UPDATE FROM THE CANADIAN PRESS: Police are expanding a security perimeter in the heart of the national capital after a gunman opened fire and wounded a soldier at the National War Memorial before injuring a security guard on Parliament Hill, where he was reportedly shot dead by Parliament's sergeant-at-arms.
Security staff on the Hill have told some MPs offices they believe there may be three shooters, and police were searching rooftops in the immediate vicinity of Parliament Hill.
Police say they are investigating "several shooting incidents in downtown Ottawa.'' The Langevin Block, home of the Prime Minister's Office across the street from Parliament Hill, has been evacuated. All three party leaders are confirmed to be in safe locations, party officials say.
Police herded bystanders off the street into a major office building and warned people to stay away from the windows. They have told people in the precinct that if they cannot lock their doors, they should barricade them.
The US embassy, adjacent to Parliament Hill, has also been locked down, and US President Barack Obama has been briefed on the ongoing incident.
Conservative MP Bob Zimmer has tweeted that a gunman was shot and killed, a report repeated by several other MPs' offices but unconfirmed by police.
This is the moment that politicians and reporters cowered as a hail of gunshots echoed through Canada's parliament building, one of a number of incidents that took place across the country's capital.
An unknown gunman reportedly shot a soldier standing guard at Canada’s National War Memorial.
One gunman was confirmed dead inside the Parliament building, the Canadian Broadcasting Corporation reported
Ottawa Police Constable Marc Soucy told Reuters that they are looking for at least one suspect, possible more.
A local hospital confirmed that it had received 3 victims from Ottawa shootings, 2 are in stable condition.
Earlier, an eyewitness reported hearing shots near the Chateau Laurier hotel, one block from the parliament and Canadian police confirmed they were investigating more gunshots heard at the Rideau Centre, a shopping centre a short walk away from the parliament.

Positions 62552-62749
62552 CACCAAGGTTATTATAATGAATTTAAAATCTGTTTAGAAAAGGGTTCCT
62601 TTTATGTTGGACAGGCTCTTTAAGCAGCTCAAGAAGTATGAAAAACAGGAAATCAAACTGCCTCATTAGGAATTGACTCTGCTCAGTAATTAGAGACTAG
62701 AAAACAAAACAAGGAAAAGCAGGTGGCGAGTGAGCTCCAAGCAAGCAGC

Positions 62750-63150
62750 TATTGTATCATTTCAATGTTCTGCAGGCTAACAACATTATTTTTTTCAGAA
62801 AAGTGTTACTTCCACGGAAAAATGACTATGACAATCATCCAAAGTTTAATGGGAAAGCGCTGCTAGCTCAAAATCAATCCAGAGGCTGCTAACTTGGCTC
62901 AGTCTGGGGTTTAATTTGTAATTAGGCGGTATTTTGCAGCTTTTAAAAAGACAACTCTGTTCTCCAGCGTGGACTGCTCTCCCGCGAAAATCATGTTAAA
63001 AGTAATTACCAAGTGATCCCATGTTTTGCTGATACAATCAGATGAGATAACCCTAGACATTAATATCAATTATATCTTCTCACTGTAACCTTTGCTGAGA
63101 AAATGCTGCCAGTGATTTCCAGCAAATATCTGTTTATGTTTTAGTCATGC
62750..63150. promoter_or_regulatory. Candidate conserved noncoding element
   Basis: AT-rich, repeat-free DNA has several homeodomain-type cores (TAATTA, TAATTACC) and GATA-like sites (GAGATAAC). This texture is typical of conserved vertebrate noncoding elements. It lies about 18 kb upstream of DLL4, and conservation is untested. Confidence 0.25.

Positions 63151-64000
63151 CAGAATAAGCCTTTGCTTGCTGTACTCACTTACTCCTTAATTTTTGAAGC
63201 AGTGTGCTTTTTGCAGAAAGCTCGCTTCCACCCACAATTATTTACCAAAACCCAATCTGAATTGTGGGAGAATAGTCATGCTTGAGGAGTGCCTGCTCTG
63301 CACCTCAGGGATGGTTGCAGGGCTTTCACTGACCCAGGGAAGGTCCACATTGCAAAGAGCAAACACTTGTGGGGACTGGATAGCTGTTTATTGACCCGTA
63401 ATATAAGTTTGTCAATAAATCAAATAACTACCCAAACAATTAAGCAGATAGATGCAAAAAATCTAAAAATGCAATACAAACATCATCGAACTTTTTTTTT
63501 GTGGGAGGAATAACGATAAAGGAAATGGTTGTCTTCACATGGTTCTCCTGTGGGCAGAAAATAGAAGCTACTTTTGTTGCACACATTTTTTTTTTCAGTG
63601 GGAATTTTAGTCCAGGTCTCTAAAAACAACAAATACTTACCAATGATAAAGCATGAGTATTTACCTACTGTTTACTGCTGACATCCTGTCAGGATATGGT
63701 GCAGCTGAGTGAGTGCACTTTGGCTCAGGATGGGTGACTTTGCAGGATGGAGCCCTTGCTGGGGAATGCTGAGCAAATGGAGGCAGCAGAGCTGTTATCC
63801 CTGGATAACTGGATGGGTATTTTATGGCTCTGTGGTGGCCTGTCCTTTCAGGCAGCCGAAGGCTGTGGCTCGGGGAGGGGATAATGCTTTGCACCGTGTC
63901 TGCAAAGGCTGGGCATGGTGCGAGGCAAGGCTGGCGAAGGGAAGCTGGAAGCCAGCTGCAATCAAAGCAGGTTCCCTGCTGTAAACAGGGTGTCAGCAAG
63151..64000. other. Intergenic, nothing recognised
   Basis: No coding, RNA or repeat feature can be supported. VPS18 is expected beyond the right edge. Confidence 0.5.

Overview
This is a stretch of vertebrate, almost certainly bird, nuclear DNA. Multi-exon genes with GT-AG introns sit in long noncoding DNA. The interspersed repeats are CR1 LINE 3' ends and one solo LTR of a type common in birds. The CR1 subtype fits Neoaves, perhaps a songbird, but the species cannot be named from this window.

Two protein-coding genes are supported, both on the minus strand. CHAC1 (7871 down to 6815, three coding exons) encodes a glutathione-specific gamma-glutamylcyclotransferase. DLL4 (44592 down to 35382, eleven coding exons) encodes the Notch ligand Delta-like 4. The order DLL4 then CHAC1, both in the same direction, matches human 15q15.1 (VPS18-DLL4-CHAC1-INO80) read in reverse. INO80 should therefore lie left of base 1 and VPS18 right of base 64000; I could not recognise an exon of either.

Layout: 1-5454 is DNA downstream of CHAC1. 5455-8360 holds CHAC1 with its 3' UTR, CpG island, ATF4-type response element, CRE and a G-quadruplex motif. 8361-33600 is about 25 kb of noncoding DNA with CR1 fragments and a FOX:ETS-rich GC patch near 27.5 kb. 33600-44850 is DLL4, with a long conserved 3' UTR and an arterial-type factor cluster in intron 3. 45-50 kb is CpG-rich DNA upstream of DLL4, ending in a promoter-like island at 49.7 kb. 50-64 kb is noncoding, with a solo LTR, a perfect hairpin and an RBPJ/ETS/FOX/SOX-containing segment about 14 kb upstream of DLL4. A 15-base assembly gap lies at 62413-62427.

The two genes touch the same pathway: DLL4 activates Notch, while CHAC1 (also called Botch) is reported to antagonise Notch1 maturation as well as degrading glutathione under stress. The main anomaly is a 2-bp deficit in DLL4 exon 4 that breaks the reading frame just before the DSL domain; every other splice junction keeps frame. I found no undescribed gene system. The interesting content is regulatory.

Video shot by a reporter for the Globe and Mail showed police officers walking slowly through Parliament toward the entrance with weapons drawn. The sound of a gunshot ran out, followed by the sounds of multiple shots.
The Canadian Press reported that shots were being fired in several different corridors.
Police would not confirm reports that the gunman had been shot and killed.
Ottawa police confirmed they received a call at 9:52 am reporting shots fired; witnesses reported seeing a gunman running toward Parliament Hill, which is currently under lockdown. CBC reported that all Canadian Forces bases have been closed since the shooting.
People fled Parliament by scrambling down scaffolding erected for renovations, witnesses told the Canadian Press news agency.
People have been told to stay in their offices with the doors locked.— Althia Raj (@althiaraj) October 22, 2014
"There's a guy running around with a gun," says cop. "There are multiple assailants. I know it's not a secure scene."— John Ivison (@IvisonJ) October 22, 2014
Liberal MP John McKay said he was just taking off his jacket about to go into the caucus room when he heard "Pop! Pop! Pop! Pop!"— KathrynBlazeCarlson (@KBlazeCarlson) October 22, 2014
The spokesman for Prime Minister Stephen Harper said he was safe and had left Parliament Hill.
People have also been warned to stay inside and keep down after shots were allegedly fired near the hotel Chateau Laurier.
Mayor of Ottawa Jim Watson said in the statement that he was "shocked and saddened" by what had happened in the capital.
"Ottawa Paramedics and Fire Services provided first response to those injured and Ottawa Police Services are engaged with other law enforcement agencies at this time in pursuit of the criminal or criminals who have carried out this vicious and unwarranted attack," he added.
Police have reportedly given details on a suspected shooter who could still be at large:
Witnesses told CTV News, they saw a man with long hair brandishing a rifle and heard four shots fired.
"Parliament shooting a very active situation still at the moment," Globe and Mail reporter Josh Wingrove posted on Twitter. "They are searching the building, presumably for a suspect or suspects."
The shooting comes two days after a man struck two Canadian soldiers with his car, killing one of them.
Martin Couture-Rouleau, 25, was one of 90 militants being tracked by police investigating suspected terror links.
An audio recording released in September encouraged Islamic State supporters to kill Canadians, the Toronto Star reported.
The 42-minute propaganda recording released in Arabic by the group’s media arm, Al-Furqan, urged IS followers to kill any "disbelievers,” whether they are "civilians or part of the military."
"If you can kill a disbelieving American or European – especially the spiteful and filthy French – or an Australian or a Canadian, or any other disbeliever from the disbelievers waging war, including the citizens of the countries that entered into a coalition against the Islamic State … kill him in any manner or way however it may be," it stated.
A transcript, distributed on social media, also seemed to accuse countries like Canada and Australia of meddling in affairs that are none of their business, AP reported.
“What threat do you pose to the distant place of Australia for it to send its legions towards you? What does Canada have anything to do with you?”
More than 130 Canadians are believed to be fighting with extremist groups abroad, CTV news reported at the time.
In response to the threat, Canadian Prime Minister Stephen Harper said Canada's military contribution to a US-led coalition to fight the Islamic State group is an "important" part of fighting the extremist group.